Jupiter's icy moon Europa is a prime candidate for life beyond Earth due to the presence of a deep salty ocean underneath its frozen surface. But finding evidence of life on the surface might be difficult due to a phenomenon called impact gardening.
The surface of airless solar system bodies experiences a constant stream of small impacts. For Europa, there’s the addition of high-energy electrons accelerated by Jupiter’s incredible magnetic field slamming into its surface. This impact gardening has been known for a while but new work, published in Nature Astronomy, has determined how deep into the surface this effect goes.
The research suggests that gardening has churned the top 30 centimeters (11.8 inches) of the moon’s surface over tens of millions of years. Any chemical signs of life, the so-called biosignatures, if present on the surface would be affected.
“If we hope to find pristine, chemical biosignatures, we will have to look below the zone where impacts have been gardening,” lead author Emily Costello, a planetary research scientist at the University of Hawaii at Manoa, said in a statement. “Chemical biosignatures in areas shallower than that zone may have been exposed to destructive radiation.”
The study is the first to recognize the effects of the secondary impacts. These are produced by the debris released by original impacts, falling back down some distance away. While seeing biosignatures on the surface might be very difficult, it might not be impossible to find them. The work suggests that morphological image crates and regions at the mid-to-high latitudes might be affected by impact gardening less.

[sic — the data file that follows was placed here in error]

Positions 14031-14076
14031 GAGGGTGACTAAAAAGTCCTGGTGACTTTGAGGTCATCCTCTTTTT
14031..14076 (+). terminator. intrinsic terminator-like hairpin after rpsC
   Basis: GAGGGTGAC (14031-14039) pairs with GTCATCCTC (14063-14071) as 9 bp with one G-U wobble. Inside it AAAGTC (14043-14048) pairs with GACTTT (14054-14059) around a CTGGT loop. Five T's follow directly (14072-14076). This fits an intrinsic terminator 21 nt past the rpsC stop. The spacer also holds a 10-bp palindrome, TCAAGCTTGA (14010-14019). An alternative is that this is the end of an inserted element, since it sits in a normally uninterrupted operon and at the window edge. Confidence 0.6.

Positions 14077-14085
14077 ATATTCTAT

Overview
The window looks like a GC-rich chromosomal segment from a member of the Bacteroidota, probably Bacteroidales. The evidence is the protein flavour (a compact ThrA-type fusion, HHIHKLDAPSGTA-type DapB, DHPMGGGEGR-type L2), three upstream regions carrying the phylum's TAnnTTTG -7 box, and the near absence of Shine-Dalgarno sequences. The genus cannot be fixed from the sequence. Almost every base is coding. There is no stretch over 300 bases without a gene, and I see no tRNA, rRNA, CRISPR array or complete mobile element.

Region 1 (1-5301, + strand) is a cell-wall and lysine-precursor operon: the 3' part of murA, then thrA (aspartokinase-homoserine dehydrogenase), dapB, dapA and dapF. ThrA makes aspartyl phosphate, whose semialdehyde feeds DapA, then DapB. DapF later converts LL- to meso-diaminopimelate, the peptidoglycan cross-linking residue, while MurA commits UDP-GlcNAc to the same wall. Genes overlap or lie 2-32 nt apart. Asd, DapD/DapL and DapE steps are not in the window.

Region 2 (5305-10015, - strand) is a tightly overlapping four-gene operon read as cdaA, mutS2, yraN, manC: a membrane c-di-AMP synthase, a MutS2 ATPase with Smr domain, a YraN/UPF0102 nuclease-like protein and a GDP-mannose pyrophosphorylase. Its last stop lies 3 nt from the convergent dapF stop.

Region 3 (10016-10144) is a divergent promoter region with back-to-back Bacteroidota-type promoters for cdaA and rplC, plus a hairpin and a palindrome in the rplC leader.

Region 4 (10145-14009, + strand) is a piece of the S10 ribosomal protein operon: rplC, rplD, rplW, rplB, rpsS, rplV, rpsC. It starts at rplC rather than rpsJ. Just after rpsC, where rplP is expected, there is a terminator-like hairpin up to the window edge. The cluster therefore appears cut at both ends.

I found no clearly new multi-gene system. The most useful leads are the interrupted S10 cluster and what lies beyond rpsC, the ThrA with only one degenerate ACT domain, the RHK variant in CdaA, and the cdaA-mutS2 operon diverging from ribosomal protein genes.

“This work broadens our understanding of the fundamental processes on surfaces across the solar system,” said Cynthia Phillips, a Europa scientist at NASA’s Jet Propulsion Laboratory in Southern California and a co-author of the study. “If we want to understand the physical characteristics and how planets in general evolve, we need to understand the role impact gardening has in reshaping them.”
This work is going to be important to inform the investigations of upcoming missions such as NASA’s Europa Clipper and the European Space Agency (ESA)’s JUICE mission. The missions will expand our understanding of Europa and beyond. Being able to potentially see biosignatures from orbit would be momentous for these missions.
The ESA mission is expected to launch next June and be in orbit around Jupiter in 2029. Europa Clipper will follow in 2024, reaching the gas giant planet and its moons about six years later.